Washington cities worry that a proposed state business-tax-collection plan could cost them millions.
Washington’s largest cities are unhappy with Gov. Chris Gregoire’s proposal that would make Olympia the base of all business-tax collections in the state, saying it would cost them money, in part because state auditors wouldn’t be as aggressive in tracking down local cheats.
At a time when places like Tacoma and Seattle are dealing with significant budget problems, city officials worry this plan to simplify tax payments for the state’s businesses would make things worse for municipalities that currently assess and collect local taxes.
Seattle estimates it could lose between $23 million and $44 million annually if the governor’s measure becomes law.
But the president of the Association of Washington Business says his members, especially the small companies without accounting departments, really need some help navigating the state’s complicated local tax system.
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Seattle finance director Glen Lee said the losses would come from the following parts of the tax proposal:
• A 1 percent administrative fee charged by the state to do the tax collection.
• A loss of tax penalties and interest paid by tax cheats. These fees would now be kept by the state.
• Elimination of a local tax on the square footage of businesses, also known as the occupancy tax.
• Less-aggressive state pursuit of local tax cheats.
• A change in the way local tax dollars are apportioned between the municipalities where the money is earned.
Mike Gowrylow, a spokesman for the state Department of Revenue, said the changes were proposed to ease the burden on taxpaying businesses.
Don Brunell, president of the Association of Washington Business, said his organization has spent the past decade trying to help the state simplify local tax collection.
Forty percent of his organization’s 7,800 members have fewer than 10 employees. Usually the owner or a family member is responsible for navigating multiple tax forms and rules, with a variety of deadlines.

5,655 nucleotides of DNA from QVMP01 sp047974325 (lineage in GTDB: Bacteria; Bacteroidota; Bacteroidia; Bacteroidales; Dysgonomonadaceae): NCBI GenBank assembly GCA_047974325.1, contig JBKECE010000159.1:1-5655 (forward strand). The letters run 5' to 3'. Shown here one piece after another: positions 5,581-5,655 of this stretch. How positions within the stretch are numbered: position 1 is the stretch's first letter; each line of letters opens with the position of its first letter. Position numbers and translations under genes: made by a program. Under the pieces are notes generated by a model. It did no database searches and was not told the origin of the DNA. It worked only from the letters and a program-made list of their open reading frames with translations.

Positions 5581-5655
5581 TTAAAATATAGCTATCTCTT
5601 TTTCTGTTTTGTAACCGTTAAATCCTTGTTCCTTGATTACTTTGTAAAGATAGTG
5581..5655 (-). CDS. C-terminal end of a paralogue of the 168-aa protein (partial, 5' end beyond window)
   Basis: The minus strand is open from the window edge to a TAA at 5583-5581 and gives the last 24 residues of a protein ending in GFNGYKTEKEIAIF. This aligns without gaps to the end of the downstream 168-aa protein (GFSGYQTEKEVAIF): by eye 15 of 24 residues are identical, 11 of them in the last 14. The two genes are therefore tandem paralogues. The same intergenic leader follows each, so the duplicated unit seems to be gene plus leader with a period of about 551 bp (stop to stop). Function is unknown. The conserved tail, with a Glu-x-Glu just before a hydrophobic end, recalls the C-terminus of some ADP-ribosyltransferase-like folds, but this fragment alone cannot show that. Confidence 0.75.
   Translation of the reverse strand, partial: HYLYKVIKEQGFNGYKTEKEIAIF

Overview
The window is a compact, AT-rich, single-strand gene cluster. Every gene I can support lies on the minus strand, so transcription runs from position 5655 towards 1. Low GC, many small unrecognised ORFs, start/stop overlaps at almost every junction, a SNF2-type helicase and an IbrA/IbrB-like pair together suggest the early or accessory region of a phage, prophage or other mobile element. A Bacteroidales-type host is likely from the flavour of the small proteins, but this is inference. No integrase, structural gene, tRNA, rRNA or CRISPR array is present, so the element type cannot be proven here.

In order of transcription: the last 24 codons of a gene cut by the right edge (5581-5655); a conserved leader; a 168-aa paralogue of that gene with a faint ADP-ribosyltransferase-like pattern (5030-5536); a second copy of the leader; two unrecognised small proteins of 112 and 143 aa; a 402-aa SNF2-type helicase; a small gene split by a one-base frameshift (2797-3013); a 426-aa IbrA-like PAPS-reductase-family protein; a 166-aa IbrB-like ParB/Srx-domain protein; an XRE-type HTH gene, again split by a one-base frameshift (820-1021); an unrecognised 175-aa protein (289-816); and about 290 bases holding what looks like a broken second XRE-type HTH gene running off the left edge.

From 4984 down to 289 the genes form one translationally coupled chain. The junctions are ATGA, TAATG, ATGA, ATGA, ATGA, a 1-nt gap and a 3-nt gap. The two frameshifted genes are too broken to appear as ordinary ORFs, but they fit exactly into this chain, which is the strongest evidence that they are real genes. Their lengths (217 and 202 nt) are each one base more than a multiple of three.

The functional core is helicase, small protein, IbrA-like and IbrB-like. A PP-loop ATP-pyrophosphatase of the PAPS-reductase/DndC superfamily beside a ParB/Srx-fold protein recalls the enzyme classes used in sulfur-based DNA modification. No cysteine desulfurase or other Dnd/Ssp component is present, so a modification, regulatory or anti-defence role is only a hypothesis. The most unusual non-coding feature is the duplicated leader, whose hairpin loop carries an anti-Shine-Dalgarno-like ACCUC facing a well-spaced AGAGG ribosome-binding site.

“Just understanding all the local government rules is tough,” Brunell said, but he added that he understands why the big cities are reluctant to give up control of their tax collection.
“It’s probably one of these issues where you come to the point where it’s fish or cut bait. And we’re encouraging them to pass it,” he said.
Instead of businesses filing as many as 39 tax forms for each of the Washington cities with local business taxes, the governor’s proposal would allow them to file just one state and local form.
Gowrylow said that until he saw the cities’ figures, he couldn’t challenge their loss estimates. He added, however, that the cities have several ways to make back some of the money, including the possibility of more money coming from out-of-state businesses with no offices in Washington.
“There are pluses and minuses,” Gowrylow said.
Lee said Seattle couldn’t make up losses by charging a higher gross-receipts tax, because the city has already maxed out its rate and the governor’s proposal doesn’t change the limits.
The bill, which will be sponsored by Sen. Derek Kilmer, D-Gig Harbor, is expected to be introduced sometime this week. So some details could change before the actual bill is available for debate and discussion.
Lee, Seattle’s finance director, has seen some proposed language, however, and he’s not happy.
“We’re very concerned, first and foremost, about the cities’ abilities to manage their fiscal affairs,” he said speaking for Seattle and the other large cities that collect their own business taxes.
Seattle, Bellevue, Tacoma, Everett and Bellingham were already working together on a plan to simplify local tax payments for businesses when the governor announced her proposal, Lee said.
He thinks lawmakers should wait and see how their project works before throwing out the system entirely.
Seattle officials think the worst part of the plan could be moving all auditing to state government.
Gowrylow said the bill would allow the cities with their own auditors — Seattle, Bellevue and Tacoma — to maintain them. But Lee said the language he’s seen would take away their teeth.
“There’s a control issue here,” Gowrylow said. “They feel that they’re doing a good job and don’t need the state to be involved. Businesses are giving us a different story.”
Lee said it’s not that he doesn’t respect the state tax experts or that he questions their sincerity. It’s just that the state government and local governments have different missions.
“That’s not a criticism of the Department of Revenue. Their mission is quite clear. They don’t have the institutional incentive to worry about local taxes,” he said.